Going with the Flow: Dassault Joins the Bid for Mold Simulation with Acquisition
Injection molding is fluid flow simulation of a different kind. It’s generally lumped together with computer-aided engineering (CAE), but it’s too specialized to fit into computational fluid dynamics (CFD). So tailor-made software like Moldflow, Moldex3D, and Simpoe emerged to fill the gap. (Come to think of it, mold simulation is the study of filling gaps with hot plastic liquid.)
Even though plastic parts are an integral part of contemporary products (that’s especially true in consumer goods), CAD, PLM, and FEA software makers aren’t particularly keen on developing their own mold-simulation packages. So they certified third-party mold packages compatible with their CAD packages or license such technologies for incorporation into their offerings. But in 2008, Autodesk decided the plastic market was important enough to warrant an in-house technology. The company paid $297 million to buy Moldflow, considered a leader of the pact. Moldflow is now tightly integrated with Autodesk’s flagship CAD package Inventor, but the software can also accommodates parts designed in other CAD packages, including those from Autodesk’s rivals.
Peter Rucinski, a senior product manager for Dassault Systemes, observed, “At least 80% of all plastic parts manufactured are produced by the injection molding process … And, the use of plastics continues to increase over time as new advances in material technology allow them to be used in higher temperature and strength applications.”
This week, Autodesk’s rival Dassault Systemes snatched up Simpoe, which touts its mold-simulation products as “easy to use and affordable solutions,” for an undisclosed sum. Rucinski said, “Simpoe products are great for the mainstream or casual user because of the ease of use, but they also have the power of advanced functionality — such as predicting plastics part warpage — that serves the high-end users.”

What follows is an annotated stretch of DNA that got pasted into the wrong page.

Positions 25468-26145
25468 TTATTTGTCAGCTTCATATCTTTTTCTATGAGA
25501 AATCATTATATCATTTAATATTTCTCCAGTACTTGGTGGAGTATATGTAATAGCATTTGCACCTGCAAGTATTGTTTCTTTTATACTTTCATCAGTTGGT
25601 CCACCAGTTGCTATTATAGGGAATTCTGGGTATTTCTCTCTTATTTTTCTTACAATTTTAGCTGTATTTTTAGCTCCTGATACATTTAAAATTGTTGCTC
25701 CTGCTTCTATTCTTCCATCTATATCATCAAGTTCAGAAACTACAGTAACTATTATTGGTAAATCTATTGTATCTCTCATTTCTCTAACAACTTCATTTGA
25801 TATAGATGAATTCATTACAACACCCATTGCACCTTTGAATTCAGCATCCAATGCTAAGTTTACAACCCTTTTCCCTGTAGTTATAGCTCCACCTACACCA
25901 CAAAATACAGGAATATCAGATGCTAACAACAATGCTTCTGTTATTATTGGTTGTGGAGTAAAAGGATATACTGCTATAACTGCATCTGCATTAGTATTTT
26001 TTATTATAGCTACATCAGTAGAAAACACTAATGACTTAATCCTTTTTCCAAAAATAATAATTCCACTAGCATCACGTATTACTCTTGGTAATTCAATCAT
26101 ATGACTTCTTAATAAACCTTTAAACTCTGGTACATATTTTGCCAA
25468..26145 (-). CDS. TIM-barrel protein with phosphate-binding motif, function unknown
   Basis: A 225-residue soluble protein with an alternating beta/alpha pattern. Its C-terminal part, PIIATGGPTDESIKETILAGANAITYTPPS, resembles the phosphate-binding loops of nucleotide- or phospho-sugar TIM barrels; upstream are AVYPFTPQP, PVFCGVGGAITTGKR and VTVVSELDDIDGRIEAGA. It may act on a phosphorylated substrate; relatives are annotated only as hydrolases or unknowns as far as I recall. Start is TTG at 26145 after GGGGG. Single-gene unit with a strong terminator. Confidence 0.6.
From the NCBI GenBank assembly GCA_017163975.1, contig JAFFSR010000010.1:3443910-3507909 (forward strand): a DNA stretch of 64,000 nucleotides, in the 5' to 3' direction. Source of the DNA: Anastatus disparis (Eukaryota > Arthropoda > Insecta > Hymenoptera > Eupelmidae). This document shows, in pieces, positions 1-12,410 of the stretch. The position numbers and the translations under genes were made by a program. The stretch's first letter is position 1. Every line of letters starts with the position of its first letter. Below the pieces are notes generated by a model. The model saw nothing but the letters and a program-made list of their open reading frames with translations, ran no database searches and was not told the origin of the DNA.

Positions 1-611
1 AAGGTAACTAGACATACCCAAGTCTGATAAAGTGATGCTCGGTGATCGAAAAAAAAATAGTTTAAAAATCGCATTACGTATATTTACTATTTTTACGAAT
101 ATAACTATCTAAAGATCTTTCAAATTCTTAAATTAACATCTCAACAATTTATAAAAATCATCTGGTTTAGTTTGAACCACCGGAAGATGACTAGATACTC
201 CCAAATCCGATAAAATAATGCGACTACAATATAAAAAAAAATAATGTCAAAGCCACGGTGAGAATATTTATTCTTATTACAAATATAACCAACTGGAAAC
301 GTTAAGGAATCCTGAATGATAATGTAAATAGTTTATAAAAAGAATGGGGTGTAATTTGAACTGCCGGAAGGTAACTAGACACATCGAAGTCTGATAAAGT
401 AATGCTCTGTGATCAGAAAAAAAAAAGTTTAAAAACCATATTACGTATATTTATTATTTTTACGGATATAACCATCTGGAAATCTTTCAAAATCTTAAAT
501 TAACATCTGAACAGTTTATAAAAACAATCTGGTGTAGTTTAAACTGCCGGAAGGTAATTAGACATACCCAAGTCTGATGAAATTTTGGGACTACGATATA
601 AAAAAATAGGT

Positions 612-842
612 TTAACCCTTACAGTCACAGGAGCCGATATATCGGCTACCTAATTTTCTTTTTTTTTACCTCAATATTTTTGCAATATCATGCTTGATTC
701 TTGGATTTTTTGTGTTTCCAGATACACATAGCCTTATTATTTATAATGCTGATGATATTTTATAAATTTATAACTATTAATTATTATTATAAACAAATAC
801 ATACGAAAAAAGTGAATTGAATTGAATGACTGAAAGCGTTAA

Simpoe currently offers SimpoeWorks for SolidWorks users, SimpoeEdge for Solid Edge users, and SimpoePro for PTC software users. In addition, Simpoe offers Simpoe-Mold, a standalone version that works with neutral 3D file formats; and SimpoeXpress, a lightweight version distributed for free. Simpoe-Mold has an interface (“direct integration,” as the company calls it) that allows SpaceClaim software users to automatically optimize plastic parts design and manufacturing in Simpoe-Mold. It also interacts with CATIA, Dassault Systemes’ high end modeler, through the SimpoeLINK module.
Simpoe’s technology has already been incorporated into Dassault Systemes’ SolidWorks, under the name SolidWorks Plastics. The module is described as “an easy-to-use injection molding simulation” software. Dassault Systemes’ high-end CATIA software suite currently has CATIA Plastic Parts, but the product is strictly for designing plastic parts, not for simulating mold operation. This will likely change now that Dassault Systemes has full access to Simpoe. According to Rucinski, a Simpoe-based mold simulation product for Dassault Systemes’ SIMULIA brand is also under consideration.
Simpoe also has an Original Equipment Maker (OEM) agreement with PTC, a competitor to Dassault Systemes. According to PTC’s February announcement, “This Agreement has authorized Simpoe to develop a new extension for PTC Creo for the plastic industry which will replace PTC’s Plastic Advisor extension.”
Rucinski noted, “There will be no changes in the short term” to Simpoe’s commitment to PTC.
Moldex3D, another well-known mold simulation software from CoreTech, is tightly integrated into NX 3D CAD program from Siemens PLM Software. The outcome is NX EasyFill Analysis, which appears inside NX 8.5. (For more, read “NX 8.5 Plugs Mold Gap with EasyFill,” December 2012.)
Though the demand for mold simulation is undeniable, the number of players and robust products serving the niche market is relatively small. And the number continues to shrink as bigger fishes swallow up smaller ones.